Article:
Hughes looks like he was in Molly Hatchet, but croons like any number of lounge singers.  (Are there still lounge singers?)  He can switch styles like Beck, but sounds nothing like Beck.  Hughes sounds like Hughes.  I wouldn't compare him to anyone else.  The subject matter is standard rock 'n' roll subject matter: dates gone bad, lack of dates, the expensiveness of dating, intolerant neighbors with no appreciation for rocking out, etc.  The attitude, essentially, is total rock star while the delivery is more appropriate for the piano bar.  There are Prince-like guitar sounds over electronic beats and synthesizers.  Philly soul harmonies over fuzz tone bass, and a couple of instrumentals thrown in as what seems like theme music.  Hughes's strength as a composer might be obscured by the instrumental complexity on the first couple of listens, but it catches up with you pretty quickly if you give it a chance.  "You Stood Me Up" could be a hit radio single (and may be for all I know), but I imagine the rest of the album is more of a niche find for true music lovers whose ears don't require the standard radio format.  Hopefully, we won't have to wait long as "A Love Extreme" was released last July.  I'm a little late to the game this time, but I'll be looking for his next one with giddy expectancy.  I'm looking for a curve ball with killer movement that still finds the zone.  I wouldn't bet against this guy's talent.

Big Star "Radio City" Ardent/Classic Records

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Big Star "Radio City" Ardent/Classic Records

Big Star's "Radio City" grabs you by the throat from the first note and it doesn't let go until the needle leaves the groove.  It's a power pop masterpiece, and I don't think anyone will be fool enough to debate that with me.  It was originally released under duress in 1974.  The band members were wearing thin from non-recognition and "Radio City" (their second release) went nowhere on the charts.  You can still find plenty of rock aficionados around that don't know much about Alex Chilton's trio, but you can't find any original vinyl copies of their albums.  I wonder if I'd know about them today if my lifelong buddy hadn't introduced me to their work while we were in college.  I'd like to think that I would, but who knows?  (They were responsible for the theme song during the opening credits on "That '70's Show," but that doesn't do their legend justice.  Nothing does.)  They still fly somewhat under the radar, but the fans they have are rabid and I know why.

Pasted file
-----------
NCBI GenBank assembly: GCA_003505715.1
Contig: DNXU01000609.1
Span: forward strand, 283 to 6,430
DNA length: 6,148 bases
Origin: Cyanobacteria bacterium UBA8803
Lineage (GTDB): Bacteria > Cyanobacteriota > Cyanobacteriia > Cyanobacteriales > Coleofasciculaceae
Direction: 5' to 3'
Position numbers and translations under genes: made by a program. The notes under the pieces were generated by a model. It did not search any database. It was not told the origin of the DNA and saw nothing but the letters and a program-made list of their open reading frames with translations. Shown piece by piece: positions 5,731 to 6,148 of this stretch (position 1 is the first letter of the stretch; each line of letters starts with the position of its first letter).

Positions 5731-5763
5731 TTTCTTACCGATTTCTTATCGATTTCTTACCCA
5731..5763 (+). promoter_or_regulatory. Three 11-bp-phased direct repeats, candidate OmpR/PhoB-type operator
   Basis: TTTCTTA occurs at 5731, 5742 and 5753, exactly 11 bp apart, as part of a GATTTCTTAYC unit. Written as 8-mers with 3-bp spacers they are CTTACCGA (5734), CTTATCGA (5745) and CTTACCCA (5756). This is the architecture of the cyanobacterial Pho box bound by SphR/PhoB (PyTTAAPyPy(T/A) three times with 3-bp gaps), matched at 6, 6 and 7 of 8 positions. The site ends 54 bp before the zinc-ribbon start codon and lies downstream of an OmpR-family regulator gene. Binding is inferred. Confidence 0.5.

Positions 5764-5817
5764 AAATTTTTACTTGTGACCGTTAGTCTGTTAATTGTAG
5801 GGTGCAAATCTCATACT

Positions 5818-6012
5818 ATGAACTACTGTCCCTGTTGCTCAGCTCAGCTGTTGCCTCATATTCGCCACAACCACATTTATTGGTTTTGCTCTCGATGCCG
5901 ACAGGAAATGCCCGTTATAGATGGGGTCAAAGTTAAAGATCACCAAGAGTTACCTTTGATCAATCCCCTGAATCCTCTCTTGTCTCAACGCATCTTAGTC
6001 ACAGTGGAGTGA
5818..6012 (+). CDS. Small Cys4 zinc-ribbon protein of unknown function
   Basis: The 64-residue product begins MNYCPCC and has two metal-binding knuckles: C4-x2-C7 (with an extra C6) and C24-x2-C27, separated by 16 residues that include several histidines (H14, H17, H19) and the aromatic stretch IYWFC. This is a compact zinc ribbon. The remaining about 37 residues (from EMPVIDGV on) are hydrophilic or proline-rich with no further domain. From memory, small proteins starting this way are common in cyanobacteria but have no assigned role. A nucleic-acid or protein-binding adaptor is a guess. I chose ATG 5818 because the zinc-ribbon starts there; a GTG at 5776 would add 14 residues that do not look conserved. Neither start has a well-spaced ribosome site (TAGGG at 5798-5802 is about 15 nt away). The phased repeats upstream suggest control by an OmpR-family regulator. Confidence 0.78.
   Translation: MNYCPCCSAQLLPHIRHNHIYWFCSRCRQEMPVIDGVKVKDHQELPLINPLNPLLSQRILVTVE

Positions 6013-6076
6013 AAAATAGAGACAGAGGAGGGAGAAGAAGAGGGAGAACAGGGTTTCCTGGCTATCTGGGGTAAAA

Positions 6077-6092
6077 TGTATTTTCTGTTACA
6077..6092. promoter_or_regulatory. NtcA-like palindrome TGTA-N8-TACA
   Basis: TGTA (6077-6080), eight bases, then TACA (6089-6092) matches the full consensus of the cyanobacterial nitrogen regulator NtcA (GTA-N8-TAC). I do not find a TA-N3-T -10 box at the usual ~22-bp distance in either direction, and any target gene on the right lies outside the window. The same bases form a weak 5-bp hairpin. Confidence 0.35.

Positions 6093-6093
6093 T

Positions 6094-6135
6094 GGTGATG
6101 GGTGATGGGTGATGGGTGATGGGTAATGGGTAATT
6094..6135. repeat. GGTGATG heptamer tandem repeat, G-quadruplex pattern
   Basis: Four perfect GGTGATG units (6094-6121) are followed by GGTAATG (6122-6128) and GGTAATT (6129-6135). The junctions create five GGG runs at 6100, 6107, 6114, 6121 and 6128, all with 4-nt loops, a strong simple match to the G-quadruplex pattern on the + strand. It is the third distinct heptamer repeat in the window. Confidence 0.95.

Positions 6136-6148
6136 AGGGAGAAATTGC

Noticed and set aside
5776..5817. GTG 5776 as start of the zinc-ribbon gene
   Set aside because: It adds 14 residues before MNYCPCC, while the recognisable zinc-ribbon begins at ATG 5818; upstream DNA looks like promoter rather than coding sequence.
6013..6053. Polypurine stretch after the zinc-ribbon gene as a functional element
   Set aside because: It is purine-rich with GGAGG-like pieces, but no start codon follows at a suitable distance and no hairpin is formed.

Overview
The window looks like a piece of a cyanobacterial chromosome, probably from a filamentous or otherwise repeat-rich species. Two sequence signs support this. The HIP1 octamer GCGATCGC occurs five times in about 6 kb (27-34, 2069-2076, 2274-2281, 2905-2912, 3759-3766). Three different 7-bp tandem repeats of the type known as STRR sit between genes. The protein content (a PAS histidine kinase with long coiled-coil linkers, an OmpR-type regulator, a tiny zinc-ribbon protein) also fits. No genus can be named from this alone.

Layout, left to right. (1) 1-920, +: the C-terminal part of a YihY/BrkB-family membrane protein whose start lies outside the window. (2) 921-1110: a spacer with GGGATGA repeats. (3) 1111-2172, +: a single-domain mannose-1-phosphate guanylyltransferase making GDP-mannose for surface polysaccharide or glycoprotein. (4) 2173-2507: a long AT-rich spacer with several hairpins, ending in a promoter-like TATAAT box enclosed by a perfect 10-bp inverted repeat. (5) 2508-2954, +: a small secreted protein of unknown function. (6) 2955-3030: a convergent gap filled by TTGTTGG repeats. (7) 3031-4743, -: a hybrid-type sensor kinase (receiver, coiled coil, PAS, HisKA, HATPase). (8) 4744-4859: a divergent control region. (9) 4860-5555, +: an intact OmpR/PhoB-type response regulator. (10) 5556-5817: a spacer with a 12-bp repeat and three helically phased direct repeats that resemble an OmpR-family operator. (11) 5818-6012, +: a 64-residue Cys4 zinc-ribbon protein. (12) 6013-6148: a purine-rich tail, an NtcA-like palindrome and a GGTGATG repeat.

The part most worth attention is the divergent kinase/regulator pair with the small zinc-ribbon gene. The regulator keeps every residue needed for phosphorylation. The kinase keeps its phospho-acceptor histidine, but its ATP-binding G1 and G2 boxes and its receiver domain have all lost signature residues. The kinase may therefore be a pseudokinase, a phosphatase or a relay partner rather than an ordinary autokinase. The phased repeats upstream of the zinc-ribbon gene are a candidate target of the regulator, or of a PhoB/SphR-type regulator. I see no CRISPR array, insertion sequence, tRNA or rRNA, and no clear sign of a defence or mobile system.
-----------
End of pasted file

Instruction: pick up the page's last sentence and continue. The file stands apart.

"O My Soul" could have been any great band's best song, but it's just another strong one on "Radio City."  Classic Records handled the re-issue that we're talking about, and I swear it's like having the group scream the song live in your home.  The instruments are so clear and alive that it makes your fingers hurt from playing air guitar.  Chilton's vocals on "September Gurls" sound so honest and clean that you feel like you could buy him a beer and enjoy it with him on the spot.  And I guess that's really who we have to thank for most of this.  Alex Chilton had already gone through several stylistic changes by the time "Radio City" saw daylight.  You'd be hard pressed to even identify him as the lead singer in the Box Tops based on the Big Star sound.  He hinted at some of the funk that was to come on his solo "1970" record (which wasn't released until the 1990's), but nothing could have prepared his audience for Big Star's unveiling.  I guess there weren't tons of fans to raise a ruckus about it back then, but you could ask the guys in R.E.M. about him today and I bet they'd have some info for you.  I suspect that Big Star has inspired their listeners on a level akin to the Velvet Underground's influence.  I don't have any scientific data to back this up, but I'd bet the farm on it.

"Radio City" weighs in at a mere 36 minutes, but no groove is spared, no tone wasted, and no fat was left on the bone.  There's no overt political message, no mid-70's prog-rock experimentation, nor did they invent a new sound.  This is guitar-based pop-rock with sweet melodies.  No tricks and no chaser.  These are masterful performances of magical songs, and I can't say enough about the quality of this re-issue from Classic Records.  The sound is superb and the packaging is a modern marvel.  The disc is of the 200 gram variety, and it's free of the standard black dye.  This is supposed to help with the fidelity during playback, but I'm not technically aware enough to know why.  I do know that this version of "Radio City" ranks around the top of my list of best sounding records.  There are no frills regarding liner notes or extras, but that's how it was in '74 and that's plenty fine with me now.  I'll keep a watchful eye on the goings on at Classic Records from this day forth.  Their records are pricey, but a lesser copy wouldn't be worth the nagging voice in my head telling me that there's a better version out there somewhere.  You shouldn't really be worrying about money when you're listening to "Radio City" anyway.  You should be worrying about completing your Big Star collection.